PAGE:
Like the William Wharton novel it’s based on, Alan Parker’s film Birdy is concerned with pairs, dualism. Two friends grow up, go to war, come back damaged. Nicolas Cage’s Al, his face wrapped in bandages, visits his best friend Birdy, played by Matthew Modine, at an army hospital. Birdy is physically unhurt but catatonic. Befitting the ornithological obsession that gave him his nickname, he spends all day crouched like a bird in his cell while Al tells him stories about their friendship, desperately looking for some sign of recognition. Al the wrestling champ defines himself physically, whereas Birdy is all spirit: he yearns to fly. Past and present, war and peace, the inner world and the outer, entrapment in a cage and freedom with nowhere to go.
Thankfully the movie doesn’t play as schematically as that description makes it sound. The focus is mainly on Al’s heartfelt but bumbling monologues, which frame flashbacks to their youth. Wharton’s novel emphasizes this duality more. Its chapters alternate between Al and Birdy’s points of view. The heart of the novel concerns Birdy’s dissociative disorder, in which he has a sequence of dreams wherein he thinks he is one of the pet birds inside his homemade aviary. This identification becomes so strong he eventually “fathers” chicks and sees his human self as a boy outside the cage watching himself and the other birds. This section takes up almost a fourth of the book but is largely jettisoned by the movie apart from some voiceovers by Modine.
Considering its themes of madness and war, Parker’s film is fairly restrained; surprising given that it was his first film after Pink Floyd: The Wall, which often seems like an attempt to outdo the excesses of Ken Russell. Both Birdy and The Wall feature shellshocked protagonists and the lingering effects of a war after the fighting is over. They’re PTSD movies. In the book, it’s World War II that damages Birdy and Al, but scriptwriters Sandy Kroopf and Jack Behr changed it to the Vietnam War because it was closer to their experience. Updating the story might have added a more contemporary relevance, but the movie doesn’t really have anything to say about Vietnam. It’s just a war, which contradicts the idea driving almost every other movie about Vietnam, that it was a war unlike any other.
One of the most admirable things about Birdy is how quiet and subdued it is. It could easily have slipped into sentimentality, preciousness, or overwrought messaging. This restraint is noticeable in how it approaches nostalgia, symbolism, and homoeroticism. The affection for the past isn’t overdone or cloying; it’s kept to a few needle drops of Richie Valens’ “La Bamba.” There’s some clunky symbolism (such as the shot of Modine lying on the floor in a crucifixion pose or the way the rooms separated by chain link fences are shot to resemble cages) but it’s not as bad as it could have been. Any film about the bond between men lends itself to a homoerotic reading. Early in the movie, Al answers the insinuating question about their friendship, “How close?” with “We weren’t queer for each other, if that’s what you mean.” But a conversation in one of the flashbacks reveals that Birdy not only doesn’t desire women’s bodies, he doesn’t even understand them. This leads to one of the movie’s funniest yet saddest moments: his befuddled reaction when his prom date removes her top, offering herself as a reward for his decency.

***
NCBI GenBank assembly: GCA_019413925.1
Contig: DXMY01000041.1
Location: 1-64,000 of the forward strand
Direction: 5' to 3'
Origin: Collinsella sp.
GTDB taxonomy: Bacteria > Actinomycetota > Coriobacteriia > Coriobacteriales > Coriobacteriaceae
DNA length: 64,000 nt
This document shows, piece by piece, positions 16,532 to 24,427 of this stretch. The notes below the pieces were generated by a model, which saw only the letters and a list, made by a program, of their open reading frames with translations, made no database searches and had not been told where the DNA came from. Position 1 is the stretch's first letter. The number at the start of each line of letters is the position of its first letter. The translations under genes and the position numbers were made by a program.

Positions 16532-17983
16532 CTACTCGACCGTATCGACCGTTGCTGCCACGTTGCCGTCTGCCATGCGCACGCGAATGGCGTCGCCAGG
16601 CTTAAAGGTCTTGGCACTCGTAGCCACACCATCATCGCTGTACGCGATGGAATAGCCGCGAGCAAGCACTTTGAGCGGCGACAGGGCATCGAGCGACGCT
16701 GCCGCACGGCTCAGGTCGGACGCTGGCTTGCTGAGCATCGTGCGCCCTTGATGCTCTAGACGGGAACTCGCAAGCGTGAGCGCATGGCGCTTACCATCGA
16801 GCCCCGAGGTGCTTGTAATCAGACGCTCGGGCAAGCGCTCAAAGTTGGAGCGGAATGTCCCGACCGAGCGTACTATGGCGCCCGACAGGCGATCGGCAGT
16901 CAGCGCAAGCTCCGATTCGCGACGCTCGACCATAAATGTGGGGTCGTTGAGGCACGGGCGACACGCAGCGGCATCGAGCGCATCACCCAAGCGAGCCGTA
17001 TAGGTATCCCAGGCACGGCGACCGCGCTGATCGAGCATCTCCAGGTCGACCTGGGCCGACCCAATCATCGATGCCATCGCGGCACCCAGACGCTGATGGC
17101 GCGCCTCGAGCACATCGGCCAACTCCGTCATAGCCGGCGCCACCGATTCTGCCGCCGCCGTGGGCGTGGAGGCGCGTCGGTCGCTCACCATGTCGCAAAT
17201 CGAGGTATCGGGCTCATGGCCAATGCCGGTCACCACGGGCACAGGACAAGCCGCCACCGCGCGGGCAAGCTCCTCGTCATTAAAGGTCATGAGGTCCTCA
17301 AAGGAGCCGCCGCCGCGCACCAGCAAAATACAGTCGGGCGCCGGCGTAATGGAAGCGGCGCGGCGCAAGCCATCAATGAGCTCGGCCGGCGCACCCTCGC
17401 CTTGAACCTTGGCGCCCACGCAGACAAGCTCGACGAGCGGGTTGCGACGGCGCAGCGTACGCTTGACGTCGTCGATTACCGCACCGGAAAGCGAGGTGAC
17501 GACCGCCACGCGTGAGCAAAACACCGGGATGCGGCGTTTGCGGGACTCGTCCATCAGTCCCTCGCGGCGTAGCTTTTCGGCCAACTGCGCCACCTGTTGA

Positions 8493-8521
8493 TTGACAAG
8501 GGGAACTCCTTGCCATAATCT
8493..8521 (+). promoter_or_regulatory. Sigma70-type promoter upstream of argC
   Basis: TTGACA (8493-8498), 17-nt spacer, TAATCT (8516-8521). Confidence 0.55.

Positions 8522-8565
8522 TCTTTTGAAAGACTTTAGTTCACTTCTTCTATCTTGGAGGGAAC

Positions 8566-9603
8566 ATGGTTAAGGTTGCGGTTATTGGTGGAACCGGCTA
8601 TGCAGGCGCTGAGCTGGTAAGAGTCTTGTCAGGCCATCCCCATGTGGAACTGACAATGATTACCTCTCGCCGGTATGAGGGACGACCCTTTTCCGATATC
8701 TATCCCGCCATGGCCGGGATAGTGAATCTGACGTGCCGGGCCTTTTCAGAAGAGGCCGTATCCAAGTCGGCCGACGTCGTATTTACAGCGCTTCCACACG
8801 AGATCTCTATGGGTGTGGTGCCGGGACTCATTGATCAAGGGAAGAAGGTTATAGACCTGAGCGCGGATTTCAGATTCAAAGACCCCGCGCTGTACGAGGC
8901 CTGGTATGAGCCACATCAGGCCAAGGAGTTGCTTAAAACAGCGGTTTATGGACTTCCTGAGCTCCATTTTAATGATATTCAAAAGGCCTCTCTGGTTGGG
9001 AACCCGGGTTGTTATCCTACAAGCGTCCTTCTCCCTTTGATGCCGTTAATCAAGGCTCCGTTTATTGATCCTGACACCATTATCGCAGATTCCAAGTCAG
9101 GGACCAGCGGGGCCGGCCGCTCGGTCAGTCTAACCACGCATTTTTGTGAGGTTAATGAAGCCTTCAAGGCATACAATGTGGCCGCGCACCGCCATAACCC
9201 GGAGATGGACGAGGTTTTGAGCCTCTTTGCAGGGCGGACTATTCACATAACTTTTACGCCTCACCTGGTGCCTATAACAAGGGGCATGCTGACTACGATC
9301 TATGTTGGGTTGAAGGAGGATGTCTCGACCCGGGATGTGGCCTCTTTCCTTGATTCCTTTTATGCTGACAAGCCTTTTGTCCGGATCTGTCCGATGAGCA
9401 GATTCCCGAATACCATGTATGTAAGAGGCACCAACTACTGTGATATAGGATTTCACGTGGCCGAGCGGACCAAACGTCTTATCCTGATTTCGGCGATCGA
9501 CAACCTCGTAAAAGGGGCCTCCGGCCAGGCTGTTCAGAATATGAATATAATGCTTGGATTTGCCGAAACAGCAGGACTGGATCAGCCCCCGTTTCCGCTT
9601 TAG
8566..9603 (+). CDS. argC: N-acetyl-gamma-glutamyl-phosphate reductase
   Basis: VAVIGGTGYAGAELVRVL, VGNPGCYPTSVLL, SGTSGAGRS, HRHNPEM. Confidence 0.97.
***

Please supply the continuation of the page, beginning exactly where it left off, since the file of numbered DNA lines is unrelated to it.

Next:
Most discussion about Birdy usually focuses on one element rather than the movie in toto. It has one of Nicolas Cage’s best performances before his acting devolved into either pleading hangdog pathos or manic scenery-chews. Cage has great chemistry with Modine, who conveys Birdy’s dreamy side without seeming like a wimp or insufferable “holy man.” (Modine originally auditioned for the part of Al.) He plays him similar to the boyish, slightly off, brainy characters he would play in Full Metal Jacket and Married to the Mob. It’s a shame he and Cage haven’t made any other movies together.
For some, the movie is best remembered as the first film to feature a score by Peter Gabriel. Unlike the original score he created five years later for Martin Scorsese’s The Last Temptation of Christ, this one reuses some music from Gabriel’s third and fourth solo albums. He joined the project after Parker showed him a rough cut of the film, though it’s surprising how closely the songs from his third album fit the themes that were expressed more fully in the novel. “Not One of Us” is about xenophobia but speaks to how Birdy doesn’t fit in either the avian world of his dreams or the human world of his reality. The final section of the song provides the driving rhythm for a scene in which one of his favorite birds escapes and flies along the neighborhood streets, free for the first time. The instrumental from “Family Snapshot,” about an unhappy boy and his fantasies, provides a poignant melody when Birdy first “meets” his beloved canary Perta at the home of another bird fancier. Gabriel also uses the polyrhythmic, African-inspired tracks from Security, his fourth album. They’re completely anachronistic to this story, but it works. Better yet, watching Birdy thirty-five years after it was released, the music never feels dated. It’s certainly of its time, but this mix of eras, a contemporary 1980s soundtrack illustrating a story that takes place in the 1960s, prevents it from being tied to only one period of time.
One final note: One of the things people remember best about the film is the ending, which I won’t discuss for fear of spoiling it or worse yet, building it up so high that it inevitably disappoints. Suffice to say, it ends on a joke, a humorous grace note that makes you hope for the best while still accepting the pain that came before. “What?”